The risks posed to unborn babies if women take valproate during pregnancy have been known, in some capacity, for more than 40 years.
The latest estimates are that up to four in ten babies are at risk of developmental disorders if valproate is taken during pregnancy, and approximately one in ten exposed babies are at risk of birth defects, such as spina bifida or malformations of the face, skull and limbs.
In 2018, the Medicines and Healthcare products Regulatory Agency (MHRA) issued a statement saying that valproate medicines — which are licensed for use in epilepsy and bipolar disorder, and used off-label for depression, neuropathic pain, dementia and migraine — must not be used in women of child-bearing potential unless the conditions of the ‘Pregnancy Prevention Programme‘ (PPP) were met.
Despite this, the first ‘Medicines and Pregnancy Registry’, published in February 2021, showed that more than 20,000 women of “childbearing potential” in the UK were taking valproate between April 2018 and September 2020. Of these, 16 women were prescribed valproate for the first time during their pregnancy.
The ‘First do no harm’ report by Baroness Cumberlege, published in July 2020, highlighted that, by not adhering to the PPP, the healthcare system was not addressing the health inequalities faced by women of childbearing potential who have mental illness and epilepsy.
The report laid out plans for immediate action to contact women across the UK who were taking valproate and invite them to meet with a specialist to go through the PPP steps; to confirm that valproate was still the most appropriate treatment for them; and to complete an annual risk acknowledgement form, which should be done at each annual treatment review.
Following on from these national actions, Surrey Heartlands Integrated Care System (ICS) Medicines Safety Group carried out primary care audits of adherence to the PPP in women taking valproate. The audit results highlighted a need for further action to ensure that every woman prescribed valproate within the ICS was being prescribed it appropriately and safely.
This began with a review of patients’ current valproate status with the specialist teams across Surrey Heartlands. Following this, Surrey and Borders Partnership NHS Foundation Trust (SABP) worked across the interface between primary and secondary care with colleagues in Surrey Heartlands Clinical Commissioning Group (CCG) and North East Hampshire and Farnham CCG to develop a robust system to manage the annual review of women and completion of the annual risk acknowledgement form.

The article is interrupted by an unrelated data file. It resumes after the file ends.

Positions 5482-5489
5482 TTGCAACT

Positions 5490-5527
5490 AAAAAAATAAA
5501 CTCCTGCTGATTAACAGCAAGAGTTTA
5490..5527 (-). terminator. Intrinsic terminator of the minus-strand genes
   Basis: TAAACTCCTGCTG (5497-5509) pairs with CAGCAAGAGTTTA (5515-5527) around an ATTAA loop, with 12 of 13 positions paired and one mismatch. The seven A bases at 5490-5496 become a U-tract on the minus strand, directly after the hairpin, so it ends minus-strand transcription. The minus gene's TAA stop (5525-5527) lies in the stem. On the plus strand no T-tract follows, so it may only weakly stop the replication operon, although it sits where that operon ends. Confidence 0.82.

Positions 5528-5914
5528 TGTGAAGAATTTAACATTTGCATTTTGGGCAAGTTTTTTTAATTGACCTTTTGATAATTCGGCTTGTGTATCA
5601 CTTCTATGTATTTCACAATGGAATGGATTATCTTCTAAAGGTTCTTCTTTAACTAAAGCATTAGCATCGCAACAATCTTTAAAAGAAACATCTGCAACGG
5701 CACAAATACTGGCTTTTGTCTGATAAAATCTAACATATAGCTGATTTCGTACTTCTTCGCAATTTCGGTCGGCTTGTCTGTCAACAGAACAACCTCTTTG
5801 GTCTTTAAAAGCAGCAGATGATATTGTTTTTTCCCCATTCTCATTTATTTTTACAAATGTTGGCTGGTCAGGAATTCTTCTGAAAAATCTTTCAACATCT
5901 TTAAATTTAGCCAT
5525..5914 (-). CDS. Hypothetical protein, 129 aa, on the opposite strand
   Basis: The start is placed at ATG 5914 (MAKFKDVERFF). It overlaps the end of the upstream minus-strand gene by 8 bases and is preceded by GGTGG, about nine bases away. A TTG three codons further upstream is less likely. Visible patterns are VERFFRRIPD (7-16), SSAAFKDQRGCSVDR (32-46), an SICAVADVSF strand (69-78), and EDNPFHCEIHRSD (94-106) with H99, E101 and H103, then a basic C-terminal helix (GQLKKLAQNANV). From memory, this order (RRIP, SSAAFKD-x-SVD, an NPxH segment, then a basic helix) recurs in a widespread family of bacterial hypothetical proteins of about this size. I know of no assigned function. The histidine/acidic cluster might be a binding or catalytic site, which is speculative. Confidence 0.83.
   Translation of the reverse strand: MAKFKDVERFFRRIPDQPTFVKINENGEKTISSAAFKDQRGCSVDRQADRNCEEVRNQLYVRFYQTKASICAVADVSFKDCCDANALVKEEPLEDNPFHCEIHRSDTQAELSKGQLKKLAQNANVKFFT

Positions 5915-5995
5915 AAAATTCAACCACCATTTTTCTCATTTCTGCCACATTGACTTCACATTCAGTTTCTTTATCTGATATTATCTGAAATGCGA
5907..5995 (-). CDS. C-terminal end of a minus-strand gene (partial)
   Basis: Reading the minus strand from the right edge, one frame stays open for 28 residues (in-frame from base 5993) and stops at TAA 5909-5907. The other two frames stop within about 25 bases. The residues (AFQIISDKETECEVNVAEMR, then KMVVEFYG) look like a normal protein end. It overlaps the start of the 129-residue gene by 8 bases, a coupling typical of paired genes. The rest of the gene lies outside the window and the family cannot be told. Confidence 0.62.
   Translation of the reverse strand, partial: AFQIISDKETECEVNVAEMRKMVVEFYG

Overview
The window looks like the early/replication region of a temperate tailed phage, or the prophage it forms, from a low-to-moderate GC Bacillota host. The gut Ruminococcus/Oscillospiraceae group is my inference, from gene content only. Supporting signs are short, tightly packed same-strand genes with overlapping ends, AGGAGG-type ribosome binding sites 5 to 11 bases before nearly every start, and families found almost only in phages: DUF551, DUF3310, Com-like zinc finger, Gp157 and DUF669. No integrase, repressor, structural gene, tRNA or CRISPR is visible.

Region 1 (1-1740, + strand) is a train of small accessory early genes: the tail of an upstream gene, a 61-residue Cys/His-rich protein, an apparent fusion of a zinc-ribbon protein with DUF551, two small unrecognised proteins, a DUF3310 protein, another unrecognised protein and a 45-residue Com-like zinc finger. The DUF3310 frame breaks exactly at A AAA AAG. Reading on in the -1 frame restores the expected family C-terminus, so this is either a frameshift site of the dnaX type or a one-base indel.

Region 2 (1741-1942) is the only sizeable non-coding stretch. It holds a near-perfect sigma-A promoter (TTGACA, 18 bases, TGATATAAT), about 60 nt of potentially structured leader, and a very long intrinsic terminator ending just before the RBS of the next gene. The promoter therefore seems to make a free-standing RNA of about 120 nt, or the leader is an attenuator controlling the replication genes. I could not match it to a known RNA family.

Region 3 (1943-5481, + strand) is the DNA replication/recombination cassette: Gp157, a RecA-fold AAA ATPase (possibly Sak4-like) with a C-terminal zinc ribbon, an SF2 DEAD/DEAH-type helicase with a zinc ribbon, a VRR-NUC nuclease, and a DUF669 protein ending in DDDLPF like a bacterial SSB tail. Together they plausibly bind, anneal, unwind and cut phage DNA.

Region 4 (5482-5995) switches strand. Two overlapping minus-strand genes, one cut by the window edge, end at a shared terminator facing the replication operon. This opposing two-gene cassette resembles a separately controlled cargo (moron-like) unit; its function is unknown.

The working group to design and implement this system included pharmacists, psychiatrists, IT specialists, members of the trust’s quality improvement team and a patient taking valproate.
For women managed within primary care, the system means that the GP will make a referral to the appropriate consultant. The referral will be linked to the primary care prescribing systems, which ensures all necessary information is available at the specialist review.
Following this review, the woman taking valproate will either remain on the active caseload if she is also receiving care from a service within the trust or, if she is stable and an annual review is all that is required, she will be put on a new ‘virtual’ caseload. Previously, patients who only required an annual review would have been discharged back to primary care.
Teams are then able to review their virtual caseload through a carefully designed dashboard that gives the overarching status of the service according to its key performance indicators; for example, women requiring an annual review within the next three months or women who are overdue their review. The dashboard will also be used to identify women who are approaching their annual review to invite them into clinic without the need for GP referral, as well as highlighting those who have not engaged with the annual review, allowing us to notify their GP. In these cases, a discussion would be undertaken between the specialist and GP to agree the next appropriate steps.
Advice from the MHRA, published on 6 May 2020, on the management of remote appointments to complete annual reviews has also been encompassed within the pathway; the system documents confirmation of completion of the annual risk acknowledgement form and receipt of the patient education materials.
Our work has also highlighted the need for the annual risk acknowledgement form and associated materials to be available in various formats and languages to ensure that all women are able to read and understand them. This is being actively followed up with the MHRA and manufacturers of valproate products.
The SABP has also set up a dedicated email address for any enquiries about the PPP relating to women taking valproate for a mental health condition within the Surrey Heartlands ICS and neighbouring areas served by the trust. Enquiries are managed by a range of staff, including digital technology experts, pharmacists and specialist medical staff.
The response to this work has been hugely positive. One clinician said the improvement work and digital redesign with valproate felt “groundbreaking”, while another said that the virtual caseload, dashboard and recall system gave them confidence.
The project has also given us the opportunity to engage with women who are taking valproate to hear their concerns first hand, as well as their expectations around the safe prescribing and supply of valproate products.
The development of this innovative system has revolutionised the care of a vulnerable patient group. We will continue to use quality improvement methodology to further improve the system as feedback is received and look forward to supporting its spread across the ICS.